Realism centers its theoretical structure on how the state seeks power and defends its national interests against other competing states within global anarchy, or where there is a lack of authority higher than the state. States seek security through a balance of power in the international arena, primarily through military means, and resorting to war, if necessary.
Realists generally view the state as the key actor in international politics and de-emphasize feminist theory’s role – or, as argued, ignore -the of the individual.
Much feminist IR theory steins from a critique of realism, whose “socially constructed worldview continues to guide much thought about world politics.” First, feminists argue that realists overvalue the role of the state in defining international relations, without questioning how the state itself is internally structured, politically, and socially.
The feminist theory would consider how the state includes, or excludes, the views of its individual citizens, and how, in turn, the state’s domestic views translate into foreign policies.
In challenging the concepts of a state defending its national interests, feminists would ask: who is defining the national interests? If women were included in such discussions, would the national interest be interpreted differently, and if so, how? How would such an outlook change foreign policy?
How would the definition of ‘security’ change? Would military and defense capabilities still be atop the agenda? Would women necessarily be less militaristic in their approach to IR issues?
An example of how gender studies might reflect a state’s sociopolitical construction is reflected in a recent empirical study completed by Mark Tessler and Ina Warriner. To discover links between gender, feminism, and international relations within and among societies.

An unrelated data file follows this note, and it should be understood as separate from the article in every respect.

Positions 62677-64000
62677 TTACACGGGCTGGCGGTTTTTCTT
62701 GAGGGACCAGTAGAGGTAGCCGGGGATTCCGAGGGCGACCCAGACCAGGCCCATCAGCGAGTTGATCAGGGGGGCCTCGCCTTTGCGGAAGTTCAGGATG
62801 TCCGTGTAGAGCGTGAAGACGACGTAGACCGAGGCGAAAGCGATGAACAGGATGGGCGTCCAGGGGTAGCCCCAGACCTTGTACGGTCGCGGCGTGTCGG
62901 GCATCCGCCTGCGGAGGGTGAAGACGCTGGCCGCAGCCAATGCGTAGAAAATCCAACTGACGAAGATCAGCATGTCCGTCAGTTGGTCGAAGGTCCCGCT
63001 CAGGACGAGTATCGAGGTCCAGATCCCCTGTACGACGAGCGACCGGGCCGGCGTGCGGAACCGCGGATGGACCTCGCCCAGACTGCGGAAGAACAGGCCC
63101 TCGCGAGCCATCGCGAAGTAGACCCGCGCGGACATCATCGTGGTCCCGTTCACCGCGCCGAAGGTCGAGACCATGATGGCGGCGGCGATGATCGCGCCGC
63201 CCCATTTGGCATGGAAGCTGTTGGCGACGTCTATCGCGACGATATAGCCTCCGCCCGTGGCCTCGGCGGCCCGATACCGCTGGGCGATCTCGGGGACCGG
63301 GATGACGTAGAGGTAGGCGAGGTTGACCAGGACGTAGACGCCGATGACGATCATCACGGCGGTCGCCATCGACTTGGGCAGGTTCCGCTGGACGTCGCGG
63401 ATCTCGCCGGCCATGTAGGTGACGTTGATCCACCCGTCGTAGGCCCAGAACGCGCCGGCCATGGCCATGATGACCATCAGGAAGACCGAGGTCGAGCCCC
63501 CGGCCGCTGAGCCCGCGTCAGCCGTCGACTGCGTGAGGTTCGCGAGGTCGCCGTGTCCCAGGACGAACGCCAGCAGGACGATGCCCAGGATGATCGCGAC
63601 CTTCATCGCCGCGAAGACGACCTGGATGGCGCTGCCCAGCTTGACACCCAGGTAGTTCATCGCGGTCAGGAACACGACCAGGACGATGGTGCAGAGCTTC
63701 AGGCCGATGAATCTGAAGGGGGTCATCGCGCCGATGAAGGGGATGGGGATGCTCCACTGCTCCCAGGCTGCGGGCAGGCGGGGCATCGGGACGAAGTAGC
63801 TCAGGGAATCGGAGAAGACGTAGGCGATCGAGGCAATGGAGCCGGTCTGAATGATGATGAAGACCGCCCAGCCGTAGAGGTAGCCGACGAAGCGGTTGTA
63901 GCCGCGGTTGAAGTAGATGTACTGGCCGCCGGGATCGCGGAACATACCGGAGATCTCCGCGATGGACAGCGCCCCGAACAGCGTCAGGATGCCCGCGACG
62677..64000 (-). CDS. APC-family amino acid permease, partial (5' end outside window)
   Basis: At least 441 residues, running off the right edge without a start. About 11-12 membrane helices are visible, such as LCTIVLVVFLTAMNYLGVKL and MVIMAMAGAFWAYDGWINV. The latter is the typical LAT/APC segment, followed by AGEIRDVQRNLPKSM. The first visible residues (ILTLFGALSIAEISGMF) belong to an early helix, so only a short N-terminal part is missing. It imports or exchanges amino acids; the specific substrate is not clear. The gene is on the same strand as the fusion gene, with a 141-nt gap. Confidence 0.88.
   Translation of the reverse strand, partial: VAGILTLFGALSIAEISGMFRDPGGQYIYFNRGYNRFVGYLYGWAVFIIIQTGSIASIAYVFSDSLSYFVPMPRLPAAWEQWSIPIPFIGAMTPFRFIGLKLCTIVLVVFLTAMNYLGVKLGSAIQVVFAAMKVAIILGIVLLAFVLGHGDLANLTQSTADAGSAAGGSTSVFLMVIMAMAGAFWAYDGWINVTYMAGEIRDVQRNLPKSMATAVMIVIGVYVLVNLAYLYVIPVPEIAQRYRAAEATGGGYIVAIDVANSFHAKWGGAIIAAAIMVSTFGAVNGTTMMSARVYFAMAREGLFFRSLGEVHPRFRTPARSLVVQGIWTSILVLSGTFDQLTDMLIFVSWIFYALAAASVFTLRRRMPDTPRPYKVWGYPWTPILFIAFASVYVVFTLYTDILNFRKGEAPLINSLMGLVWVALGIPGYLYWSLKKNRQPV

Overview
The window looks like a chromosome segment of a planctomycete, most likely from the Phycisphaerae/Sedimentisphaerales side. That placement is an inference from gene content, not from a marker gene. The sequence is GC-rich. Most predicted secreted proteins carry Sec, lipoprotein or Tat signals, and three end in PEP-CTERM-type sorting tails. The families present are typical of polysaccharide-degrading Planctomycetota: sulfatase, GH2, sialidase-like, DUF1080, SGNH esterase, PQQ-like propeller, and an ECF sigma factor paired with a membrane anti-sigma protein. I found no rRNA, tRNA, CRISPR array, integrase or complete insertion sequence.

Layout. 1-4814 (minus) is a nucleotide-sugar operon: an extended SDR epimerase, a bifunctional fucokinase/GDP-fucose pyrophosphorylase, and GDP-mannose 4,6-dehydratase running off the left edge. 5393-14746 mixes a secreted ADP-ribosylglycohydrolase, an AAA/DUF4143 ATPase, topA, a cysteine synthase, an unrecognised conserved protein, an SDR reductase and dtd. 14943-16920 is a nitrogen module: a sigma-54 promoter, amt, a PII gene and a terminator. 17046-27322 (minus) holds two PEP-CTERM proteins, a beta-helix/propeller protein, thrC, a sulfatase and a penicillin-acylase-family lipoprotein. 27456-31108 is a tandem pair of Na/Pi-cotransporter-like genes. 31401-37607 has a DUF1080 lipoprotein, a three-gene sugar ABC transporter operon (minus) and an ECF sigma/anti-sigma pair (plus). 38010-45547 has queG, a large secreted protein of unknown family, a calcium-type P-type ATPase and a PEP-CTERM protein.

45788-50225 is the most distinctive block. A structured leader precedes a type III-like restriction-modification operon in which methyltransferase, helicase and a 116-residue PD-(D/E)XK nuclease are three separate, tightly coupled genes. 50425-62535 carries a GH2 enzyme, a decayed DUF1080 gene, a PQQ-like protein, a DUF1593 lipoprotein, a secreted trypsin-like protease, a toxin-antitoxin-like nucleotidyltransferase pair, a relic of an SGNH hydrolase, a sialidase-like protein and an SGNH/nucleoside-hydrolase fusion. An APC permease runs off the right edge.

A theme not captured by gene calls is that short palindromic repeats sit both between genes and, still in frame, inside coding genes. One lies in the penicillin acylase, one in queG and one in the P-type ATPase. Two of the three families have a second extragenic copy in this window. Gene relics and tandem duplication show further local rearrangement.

Tessler and Warriner based their analysis on survey data from four areas in the Middle East, each quite different from one other socially, politically, and ideologically: Israel, Egypt, Palestine, and Kuwait. Seeing as how the Middle East offers an ideal example of states acting as realist actors, their findings are quite relevant to feminist IR theory. Three points deserve emphasis:
“Women are not more pacific than men in their attitudes toward international conflict”
“Regardless of the sex (of the survey participant), persons who express greater concern for the status and role of women, and particularly for equality between women and men, are more likely than other[s] to believe that the international disputes in which their country is involved should be resolved through diplomacy and compromise”.
“The promotion of progressive values is likely to increase support in the Middle East for peace through diplomacy and compromise.”
Though the authors note these relationships can be better understood by including other countries in such studies, their analysis shows that first, women are not necessarily pacifists by nature, and second, having key actors in the state system who believe in gender equality can be linked to increased use of diplomacy and compromise in their state’s foreign policy.
Another feminist critique of realism concerns how realists define and emphasize power in IR discussions. Feminists would ask: who defines power, who has it, and how is it used?
If power is defined by a patriarchal and realist society, which seeks global balances of power, then power is equated with military and economic strength. But how would this change if the discussion included women’s viewpoints?
Would the indicators of power be measured differently? Would power be seen as leaders in peace agreements, or might it be measured in terms of the ability to achieve transnational cooperation?
In relation to realism, feminist theory is clear: realism is the antithesis to achieving gender equality, both in discussion and practice, and even in its tools of war and security, patriarchy remains the central theme.